1. Harvesting the Seeds
Perhaps the first thing one wants to know about an autonomous system dx/dt =
f(x, y), dy/dt = g(x, y) is where the equilibrium points are. For such a point,
dx/dt and dy/dt are both zero, so the problem is the same as solving a pair of
simultaneous equations. Standard root-finding methods can do this almost
instantaneously provided they are given a starting value not too far away from
the root. Here is an example. First we define the system that will be our main
example, and then we appeal to FindRoot.
The root is returned in the form of a substitution rule. We can define rx and
ry to be the x and y coordinates of the root, and then we plug into the given
functions as a check (% refers to the preceding output).
So far, so good. But our problem here is a little different in that we want to
know all the equilibrium points in a given rectangle. Here is where the power of
Mathematica, and its openness in allowing us access to the data in a
contour plot comes into play. Consider the following algorithm:
1. Generate the curve(s) representing f = 0 by using a contour plot for the 0
2. Evaluate g along the curves, and check for sign changes of g.
3. Since a sign change of g along f = 0 means that we are quite close to a
we can use the gathered values as seeds to FindRoot.
In fact, this procedure works very well and is not too difficult to program.
The function Equilibria which accompanies this article implements it in detail.
Since the main outline is so simple, we illustrate the programming methodology
by following through an example. Graphics[ContourPlot[***]] returns a
complicated graphics object that has imbedded in it the several Line objects
making up the contours. Cases[***, _Line, Infinity] picks them out no matter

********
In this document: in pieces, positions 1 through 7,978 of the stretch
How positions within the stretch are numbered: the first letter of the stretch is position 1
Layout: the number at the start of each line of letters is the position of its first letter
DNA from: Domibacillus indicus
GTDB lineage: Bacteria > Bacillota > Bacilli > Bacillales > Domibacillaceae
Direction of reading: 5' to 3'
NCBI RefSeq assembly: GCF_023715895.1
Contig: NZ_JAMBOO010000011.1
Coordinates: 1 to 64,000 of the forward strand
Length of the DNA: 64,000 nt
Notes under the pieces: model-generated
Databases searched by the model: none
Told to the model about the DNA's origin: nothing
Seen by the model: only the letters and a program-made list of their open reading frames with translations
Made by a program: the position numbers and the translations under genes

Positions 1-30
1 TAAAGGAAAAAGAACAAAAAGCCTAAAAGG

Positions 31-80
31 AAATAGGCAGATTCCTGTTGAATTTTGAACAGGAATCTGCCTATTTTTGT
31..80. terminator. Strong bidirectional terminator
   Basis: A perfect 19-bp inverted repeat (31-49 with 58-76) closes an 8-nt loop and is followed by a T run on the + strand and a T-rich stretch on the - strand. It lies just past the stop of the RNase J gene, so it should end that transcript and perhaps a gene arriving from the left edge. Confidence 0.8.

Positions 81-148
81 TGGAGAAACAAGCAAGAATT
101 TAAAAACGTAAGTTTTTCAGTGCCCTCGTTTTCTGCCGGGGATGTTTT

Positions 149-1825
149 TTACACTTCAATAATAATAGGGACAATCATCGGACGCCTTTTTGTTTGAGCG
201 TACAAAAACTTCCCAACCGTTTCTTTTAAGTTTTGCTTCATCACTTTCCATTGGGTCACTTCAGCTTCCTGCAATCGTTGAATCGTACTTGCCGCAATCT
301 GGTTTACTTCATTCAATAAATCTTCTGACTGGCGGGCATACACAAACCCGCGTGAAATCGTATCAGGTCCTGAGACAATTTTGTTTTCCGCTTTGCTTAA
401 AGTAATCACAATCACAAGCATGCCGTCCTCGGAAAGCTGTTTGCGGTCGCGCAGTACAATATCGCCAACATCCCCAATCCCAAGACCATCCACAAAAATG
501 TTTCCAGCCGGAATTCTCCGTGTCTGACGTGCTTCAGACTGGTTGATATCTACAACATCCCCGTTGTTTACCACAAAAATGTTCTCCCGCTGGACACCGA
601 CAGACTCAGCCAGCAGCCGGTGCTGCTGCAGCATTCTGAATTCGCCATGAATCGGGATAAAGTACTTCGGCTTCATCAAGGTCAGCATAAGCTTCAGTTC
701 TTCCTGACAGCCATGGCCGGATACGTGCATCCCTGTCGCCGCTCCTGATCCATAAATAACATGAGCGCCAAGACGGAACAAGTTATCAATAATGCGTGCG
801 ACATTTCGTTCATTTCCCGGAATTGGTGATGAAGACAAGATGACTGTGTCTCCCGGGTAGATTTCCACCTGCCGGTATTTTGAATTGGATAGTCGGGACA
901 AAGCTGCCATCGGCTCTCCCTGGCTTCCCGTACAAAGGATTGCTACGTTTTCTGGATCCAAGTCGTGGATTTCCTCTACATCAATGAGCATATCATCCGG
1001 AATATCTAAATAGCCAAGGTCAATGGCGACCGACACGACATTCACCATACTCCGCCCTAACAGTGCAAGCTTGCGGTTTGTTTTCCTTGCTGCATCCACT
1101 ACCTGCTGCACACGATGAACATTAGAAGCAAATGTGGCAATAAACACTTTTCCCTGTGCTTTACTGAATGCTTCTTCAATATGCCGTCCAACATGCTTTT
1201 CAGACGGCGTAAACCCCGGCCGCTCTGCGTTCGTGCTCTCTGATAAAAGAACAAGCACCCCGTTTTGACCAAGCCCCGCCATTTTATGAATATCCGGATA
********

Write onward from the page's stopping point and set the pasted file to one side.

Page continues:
where they are. First then strips off the Line header because we are really
interested in these objects as lists. We reintroudce the Line headers in order
to confirm visually that this scheme has worked.
Good. We now have the five curves as lists in contourData. Let us now focus on
the central curve, given by contourData[]. We apply g and look at the signs
of the result.
Multiplying this vector by a shift of it causes the sign-changes to show up as
-1s. There are six of them.
We now find the places in the plane where these sign-changes occurred.
This gives us six approximations. We define a function, root, that feeds a
single seed to the rootfinder; mapping this function to the set of seeds
produces six fairly exact roots.
The following figure, which shows the contours together with circles around the
data we just found, shows that the approach has worked beautifully and we have
found all six solutions on the central contour.
As mentioned, Equilibria implements this in general. It finds all 16 equilibria
points for our example in short order.
There are some options to Equilibria. Setting SeedsOnly to True causes just the
seeds to be returned. The EquilibriaPlotPoints option controls the number of
plot points in the contour plots that get the algorithm started; for difficult
examples this might have to be increased from the default of 49. And there is a
ShowEigenvalues option that produces a table of the equilibrium points together
with the eigenvalues of the Jacobian at the points.
EXERCISE. Modify these ideas to get a routine that finds all complex roots of a
complex function f(z) in a given rectangle. Just apply the same method, looking
at f's imaginary part along a contour plot of the real part. FindRoot, does in
fact work on complex functions, provided I appears in either the function or the
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